A few months back when you were deciding between two job offers, one from the big firm with the latest equipment, and the other being this small firm, this situation is exactly what many of us told you it would be.
It should come as no shock to you that they are working with older conventional equipment. It is mildly surprising that they have no GPS, but not shocking. Almost any small survey job can be done with a total station, not all can be done with GPS.
Like Mr. Christensen said, and as you were advised several months ago, your opportunities in a firm like this are not necessarily less than they would be in the larger firm, but they will be very different. If you are able to show your employer that you can perform a wide array of tasks relative to the company's projects, not just measuring and calculating, although those are important, then you will likely be given different responsibilities. That is a wider array of responsibilities. A couple of the most important things your boss will want to see to entrust you with those other responsibilities are an appreciation for the opportunities you are given, and good judgment.
Whining because you don't have the latest, greatest measuring tools to play with displays neither. If really think that your education was to prepare you to be a great instrument operator, whether it be a total station, GPS, a scanner, or whatever the next whiz-bang field tool that comes along to make our field work easier, then you wasted your time a college. You could have sought out a job with one of the big firms right out of high school, begged and pleaded with the boss to put you with the chief that gets the newest and best tools, and learned all you needed to know about running them in 6 months or less. If you are worried about missing out on using cool gadgets, then you are stuck in a technician's viewpoint and are overeducated for your amibitions and professional aspirations.
One thing I learned early on is that field technology changes pretty fast, but it is all built for one simple task - to make measurements. Period. Even if you personally fall behind in technology for several years, it doesn't take very long to get up to speed once the opportunity to obtain or use the latest greatest comes along. However, the broader set of tasks that go into making a project come together can only be adequately learned with time, lots of it. And it is these broader set of skills involving research, the law, economics, personnel and project management, client relations, contracts, etc. that you will need to be an effective professional. Depending upon the culture of the company as set by the owner, you probably have a much better opportunity to learn the professional skills where you are at.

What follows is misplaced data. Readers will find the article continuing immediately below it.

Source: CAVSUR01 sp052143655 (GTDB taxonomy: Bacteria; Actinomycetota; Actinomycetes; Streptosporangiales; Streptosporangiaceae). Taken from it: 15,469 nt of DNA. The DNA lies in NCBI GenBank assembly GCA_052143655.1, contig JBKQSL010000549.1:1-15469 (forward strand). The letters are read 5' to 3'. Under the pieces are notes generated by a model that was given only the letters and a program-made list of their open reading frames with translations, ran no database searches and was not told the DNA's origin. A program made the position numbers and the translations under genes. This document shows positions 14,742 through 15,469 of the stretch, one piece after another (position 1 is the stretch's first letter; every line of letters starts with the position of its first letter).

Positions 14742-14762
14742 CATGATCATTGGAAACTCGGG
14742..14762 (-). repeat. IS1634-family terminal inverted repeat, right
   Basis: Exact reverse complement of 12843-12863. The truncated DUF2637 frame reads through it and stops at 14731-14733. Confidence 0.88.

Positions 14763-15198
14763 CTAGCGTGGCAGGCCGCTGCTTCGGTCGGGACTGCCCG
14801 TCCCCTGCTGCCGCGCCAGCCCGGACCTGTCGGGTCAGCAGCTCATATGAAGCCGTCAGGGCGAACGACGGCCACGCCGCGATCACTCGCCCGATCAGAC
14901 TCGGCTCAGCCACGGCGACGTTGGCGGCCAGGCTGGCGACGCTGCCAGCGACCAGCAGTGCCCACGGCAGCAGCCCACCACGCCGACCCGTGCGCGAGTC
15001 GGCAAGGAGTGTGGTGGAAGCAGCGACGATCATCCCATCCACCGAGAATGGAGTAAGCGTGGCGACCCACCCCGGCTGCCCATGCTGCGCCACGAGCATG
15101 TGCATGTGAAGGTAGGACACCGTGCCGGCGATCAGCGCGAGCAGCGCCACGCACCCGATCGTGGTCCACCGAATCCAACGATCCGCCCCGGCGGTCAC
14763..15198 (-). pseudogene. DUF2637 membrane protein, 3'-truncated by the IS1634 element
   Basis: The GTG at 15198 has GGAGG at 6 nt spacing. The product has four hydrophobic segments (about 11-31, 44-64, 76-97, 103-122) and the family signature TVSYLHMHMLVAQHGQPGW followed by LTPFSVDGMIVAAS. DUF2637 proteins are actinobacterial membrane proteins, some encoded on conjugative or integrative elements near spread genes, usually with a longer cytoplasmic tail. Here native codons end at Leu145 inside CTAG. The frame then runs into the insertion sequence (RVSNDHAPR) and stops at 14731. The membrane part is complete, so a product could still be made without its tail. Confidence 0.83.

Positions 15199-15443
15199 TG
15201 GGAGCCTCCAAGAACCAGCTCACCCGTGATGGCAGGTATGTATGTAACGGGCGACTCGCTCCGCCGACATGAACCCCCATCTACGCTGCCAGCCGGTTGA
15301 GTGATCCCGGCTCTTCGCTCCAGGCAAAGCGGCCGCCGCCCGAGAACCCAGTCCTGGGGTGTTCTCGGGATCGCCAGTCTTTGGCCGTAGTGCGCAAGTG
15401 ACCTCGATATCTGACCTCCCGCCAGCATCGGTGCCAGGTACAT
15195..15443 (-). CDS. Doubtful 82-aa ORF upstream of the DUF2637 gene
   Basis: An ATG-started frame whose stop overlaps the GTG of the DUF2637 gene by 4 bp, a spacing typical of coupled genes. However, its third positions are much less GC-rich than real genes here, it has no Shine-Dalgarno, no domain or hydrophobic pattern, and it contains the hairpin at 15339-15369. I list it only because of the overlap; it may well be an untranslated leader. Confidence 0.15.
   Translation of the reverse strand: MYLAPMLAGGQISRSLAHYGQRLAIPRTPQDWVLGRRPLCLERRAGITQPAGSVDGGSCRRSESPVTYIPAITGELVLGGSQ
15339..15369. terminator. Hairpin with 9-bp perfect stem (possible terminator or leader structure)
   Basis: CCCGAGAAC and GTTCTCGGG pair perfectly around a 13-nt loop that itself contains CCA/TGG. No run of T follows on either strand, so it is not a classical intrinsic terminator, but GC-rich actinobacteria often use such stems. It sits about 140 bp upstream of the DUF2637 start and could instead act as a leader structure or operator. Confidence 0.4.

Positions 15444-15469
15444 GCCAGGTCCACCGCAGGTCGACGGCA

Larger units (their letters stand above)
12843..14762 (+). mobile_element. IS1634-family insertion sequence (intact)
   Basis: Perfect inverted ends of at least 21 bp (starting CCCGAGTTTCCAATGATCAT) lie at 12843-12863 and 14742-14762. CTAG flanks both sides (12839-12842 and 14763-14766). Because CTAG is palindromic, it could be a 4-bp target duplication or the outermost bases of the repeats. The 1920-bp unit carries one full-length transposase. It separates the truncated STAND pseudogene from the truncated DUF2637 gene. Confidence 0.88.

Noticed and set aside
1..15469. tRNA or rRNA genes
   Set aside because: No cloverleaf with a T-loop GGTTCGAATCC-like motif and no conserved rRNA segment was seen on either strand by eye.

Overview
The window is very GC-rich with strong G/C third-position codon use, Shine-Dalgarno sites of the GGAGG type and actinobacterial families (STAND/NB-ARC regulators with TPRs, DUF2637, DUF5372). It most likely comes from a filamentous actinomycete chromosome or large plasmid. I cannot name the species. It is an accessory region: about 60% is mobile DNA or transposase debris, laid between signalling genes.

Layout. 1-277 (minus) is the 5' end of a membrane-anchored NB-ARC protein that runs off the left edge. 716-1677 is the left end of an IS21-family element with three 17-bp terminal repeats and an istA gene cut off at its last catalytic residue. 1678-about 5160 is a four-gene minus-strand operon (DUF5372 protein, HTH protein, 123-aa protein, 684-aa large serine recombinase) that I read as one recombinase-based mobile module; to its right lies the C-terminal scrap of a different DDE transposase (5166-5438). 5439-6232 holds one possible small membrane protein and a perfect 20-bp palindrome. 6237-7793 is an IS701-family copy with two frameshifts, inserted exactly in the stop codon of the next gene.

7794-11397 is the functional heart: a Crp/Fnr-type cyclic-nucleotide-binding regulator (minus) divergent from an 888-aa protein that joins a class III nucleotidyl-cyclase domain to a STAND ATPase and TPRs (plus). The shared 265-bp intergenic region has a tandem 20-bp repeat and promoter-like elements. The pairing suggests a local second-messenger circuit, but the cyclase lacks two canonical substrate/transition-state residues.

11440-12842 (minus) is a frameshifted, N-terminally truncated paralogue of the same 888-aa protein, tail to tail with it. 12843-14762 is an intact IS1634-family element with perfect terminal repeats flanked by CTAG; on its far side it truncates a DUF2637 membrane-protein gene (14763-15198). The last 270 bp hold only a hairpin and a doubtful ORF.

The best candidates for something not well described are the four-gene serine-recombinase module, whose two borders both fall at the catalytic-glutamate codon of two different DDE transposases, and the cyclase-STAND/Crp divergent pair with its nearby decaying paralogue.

If you really feel they should be using newer equipment, then why don't you try to impress the boss with an economic analysis which identifies current project types performed by the company, provides a realistic comparison of productivity using equipment currently owned by the company vs the equipment you propose they buy or lease. Show, given a realistic workload projection, whether the benefit outweighs the cost on a monthly basis, and how long it would take to recoup the investment. Factor in auxilliary purchases required (additional equipment, software, computer upgrades, etc.) and any staff training required. Factor in a learning curve for other staff who would use the equipment or software. This would be a great economic lesson for you in terms of making a real world decision in making a capital investment, and if your assumptions and baselines are realistic, regardless of whether your analysis shows that it makes sense to obtain such equipment now, at some point in the foreseeable future, or only under economic conditions which are not currently foreseeable, you are likely to impress your boss with the thoroughness and ability to perform such an analysis.
But if your analysis is incomplete in its accounting of various cost and use factors, if it is based upon unrealistic projections and assumptions, if the data is deliberatley skewed to improperly arrive at a decision to obtain expensive equipment, your boss will be able to easily spot those things. Rather than being impressed with the knowledge required to put the analysis together, he will see it as a poorly considered and half baked attempt to get him to spend his money on an expensive toy for you. Not unlike a teenager trying to convince his dad that his first car should be a new Mustang instead of a used Corolla. I hope you paid attention in your business economics class and kept the text book. It sure would come in handy now.
So decide. Are you determined to be on the road to becoming a well rounded professional, or a highly skilled and overeducated technician? If where you are at will not help to fulfill your long term career goals, then start looking for other opportunities. I suggest that you consider the question carefully, and re-read Brian's post a few times as you do so.